Talk:Wheeler–Feynman absorber theory

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any links to papers..?

jjalexand@yahoo.com 5-Jun-2006: Understanding: Surely if each particle's position and motion is fully defined by the position and motion of all other particles ('in some light cone'), then all particles' motions in the future are fully predictable, and the future is fully predictable (within quantum limits?). Is this really so 'fantastic'.

The point is that the current motions of a particle, such an electron in an atom, including all its electromagnetic emission and absorption events, depends symmetrically on the past and future light cones. It's a non-causal view, but they still managed to cook up a reason to time to appear to be in the right direction in spite of the symmetry of all the laws. Dicklyon 07:15, 25 January 2007 (UTC)
Dear all, thanks for having improved my article, mainly my English, I'm sorry for that. Anyway I'll even be glad if you say me how much the article is clear or which sections are not clear / need to be improved according to you. So If you have time please let me know what you can understand reading the article /suggestions / staff like that, both writing here or on my user page in the discussion section. Thanks again. Dave.bradi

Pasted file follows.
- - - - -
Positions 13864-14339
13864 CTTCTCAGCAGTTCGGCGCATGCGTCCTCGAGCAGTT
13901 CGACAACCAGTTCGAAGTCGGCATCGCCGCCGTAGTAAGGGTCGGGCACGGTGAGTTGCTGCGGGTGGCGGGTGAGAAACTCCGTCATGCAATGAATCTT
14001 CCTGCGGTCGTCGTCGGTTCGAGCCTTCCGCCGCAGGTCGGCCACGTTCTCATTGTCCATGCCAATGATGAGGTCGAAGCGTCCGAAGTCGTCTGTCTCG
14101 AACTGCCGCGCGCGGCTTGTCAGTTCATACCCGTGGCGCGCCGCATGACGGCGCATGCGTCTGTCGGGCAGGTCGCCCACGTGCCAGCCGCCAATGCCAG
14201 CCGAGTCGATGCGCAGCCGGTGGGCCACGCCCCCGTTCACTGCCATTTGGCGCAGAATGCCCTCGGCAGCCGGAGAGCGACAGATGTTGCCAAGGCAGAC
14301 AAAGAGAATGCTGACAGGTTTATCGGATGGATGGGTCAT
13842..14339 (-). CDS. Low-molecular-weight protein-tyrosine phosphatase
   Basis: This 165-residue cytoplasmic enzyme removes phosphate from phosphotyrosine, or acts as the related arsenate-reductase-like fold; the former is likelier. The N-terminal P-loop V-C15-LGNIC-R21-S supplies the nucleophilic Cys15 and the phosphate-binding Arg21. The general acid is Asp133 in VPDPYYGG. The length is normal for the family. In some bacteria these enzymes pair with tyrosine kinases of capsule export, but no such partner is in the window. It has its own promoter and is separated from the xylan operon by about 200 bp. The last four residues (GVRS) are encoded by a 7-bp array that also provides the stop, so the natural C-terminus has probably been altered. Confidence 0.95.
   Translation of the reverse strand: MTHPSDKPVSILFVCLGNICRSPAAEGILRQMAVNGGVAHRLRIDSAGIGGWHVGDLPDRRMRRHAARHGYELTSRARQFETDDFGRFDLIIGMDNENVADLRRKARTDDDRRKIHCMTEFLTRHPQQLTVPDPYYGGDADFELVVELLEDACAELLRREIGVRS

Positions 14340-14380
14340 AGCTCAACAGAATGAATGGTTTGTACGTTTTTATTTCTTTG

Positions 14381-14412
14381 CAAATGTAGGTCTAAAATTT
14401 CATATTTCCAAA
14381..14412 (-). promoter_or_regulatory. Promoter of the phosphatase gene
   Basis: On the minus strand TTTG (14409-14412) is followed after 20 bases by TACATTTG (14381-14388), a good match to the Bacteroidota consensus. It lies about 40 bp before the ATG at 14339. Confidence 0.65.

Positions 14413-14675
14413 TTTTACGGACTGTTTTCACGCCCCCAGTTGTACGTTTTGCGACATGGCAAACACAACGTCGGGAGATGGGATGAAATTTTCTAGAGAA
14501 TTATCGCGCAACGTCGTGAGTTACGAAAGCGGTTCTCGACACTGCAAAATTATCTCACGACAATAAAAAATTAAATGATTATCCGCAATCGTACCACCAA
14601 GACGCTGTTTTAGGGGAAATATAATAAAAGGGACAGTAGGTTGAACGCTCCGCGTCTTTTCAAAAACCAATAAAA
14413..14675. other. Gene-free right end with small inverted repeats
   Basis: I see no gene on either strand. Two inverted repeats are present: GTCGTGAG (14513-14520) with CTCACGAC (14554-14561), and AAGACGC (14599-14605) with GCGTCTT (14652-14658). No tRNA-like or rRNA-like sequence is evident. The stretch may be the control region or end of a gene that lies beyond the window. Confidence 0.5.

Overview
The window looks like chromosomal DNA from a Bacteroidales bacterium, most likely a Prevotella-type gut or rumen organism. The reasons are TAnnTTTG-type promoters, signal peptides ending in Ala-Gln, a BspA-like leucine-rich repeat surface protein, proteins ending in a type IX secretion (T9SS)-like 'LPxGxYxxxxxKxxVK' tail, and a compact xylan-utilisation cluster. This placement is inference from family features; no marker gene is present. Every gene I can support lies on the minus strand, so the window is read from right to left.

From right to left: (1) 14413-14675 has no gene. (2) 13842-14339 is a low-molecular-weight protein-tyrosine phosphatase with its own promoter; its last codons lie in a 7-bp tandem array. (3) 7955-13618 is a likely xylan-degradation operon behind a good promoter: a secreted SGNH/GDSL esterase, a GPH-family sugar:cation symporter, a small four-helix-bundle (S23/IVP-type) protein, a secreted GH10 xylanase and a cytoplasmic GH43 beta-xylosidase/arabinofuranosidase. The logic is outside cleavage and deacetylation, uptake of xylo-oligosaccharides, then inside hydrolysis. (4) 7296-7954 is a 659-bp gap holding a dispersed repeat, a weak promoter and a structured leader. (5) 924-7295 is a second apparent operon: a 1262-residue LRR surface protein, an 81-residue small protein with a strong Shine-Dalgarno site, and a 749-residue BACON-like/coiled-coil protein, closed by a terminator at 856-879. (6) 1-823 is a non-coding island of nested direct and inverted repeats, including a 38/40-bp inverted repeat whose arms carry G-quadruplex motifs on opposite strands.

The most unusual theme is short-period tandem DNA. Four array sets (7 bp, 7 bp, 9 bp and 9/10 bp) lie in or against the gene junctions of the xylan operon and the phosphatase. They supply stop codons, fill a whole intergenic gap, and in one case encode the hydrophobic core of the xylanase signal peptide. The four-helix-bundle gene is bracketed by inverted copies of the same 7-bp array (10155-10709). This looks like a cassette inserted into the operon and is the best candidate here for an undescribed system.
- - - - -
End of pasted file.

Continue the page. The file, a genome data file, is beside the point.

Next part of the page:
Some links[edit]

Some things I've found that might be useful for info and refs:

Dicklyon 07:28, 25 January 2007 (UTC)

Discussion on section "Modern interpretation" and Causality[edit]

The matter of causality was resolved some time ago. I have added material and references to reflect that. The Wheeler-Feynman time-symmetric theory is more important than people realize. It was a precursor to Feynman's quantum electrodynamics. It vindicated the Breit equation which has been used with success in relativistic quantum chemistry. However, the Lamb shift necessitated a self-energy term as demonstrated by Hans Bethe. Feynman and Bethe had many an intense discussion over that issue but there is still no other way to explain it. —Preceding unsigned comment added by 171.71.55.135 (talk) 23:41, 16 January 2009 (UTC)

I think there actually is. Lamb-like shift of resonance frequency can be explained as due to interaction with other bodies. One simple model is to calculate motion of an oscillator coupled directly with many other oscillators. Jaynes has shown that it is easy to get both spontaneous emission and Lamb shift behaviour in classical mechanics. See http://bayes.wustl.edu/etj/articles/prob.in.qm.pdf — Preceding unsigned comment added by 195.113.33.28 (talk) 12:04, 3 September 2012 (UTC)
The new material has been moved under the section "Modern interpretation". Also I tryed to simplify this section. I'm not up to date with the more recent developments. Are the works of Moore and Scott the only existent/relevat recent works? Davide Sangalli 00:05, 5 March 2013 (UTC)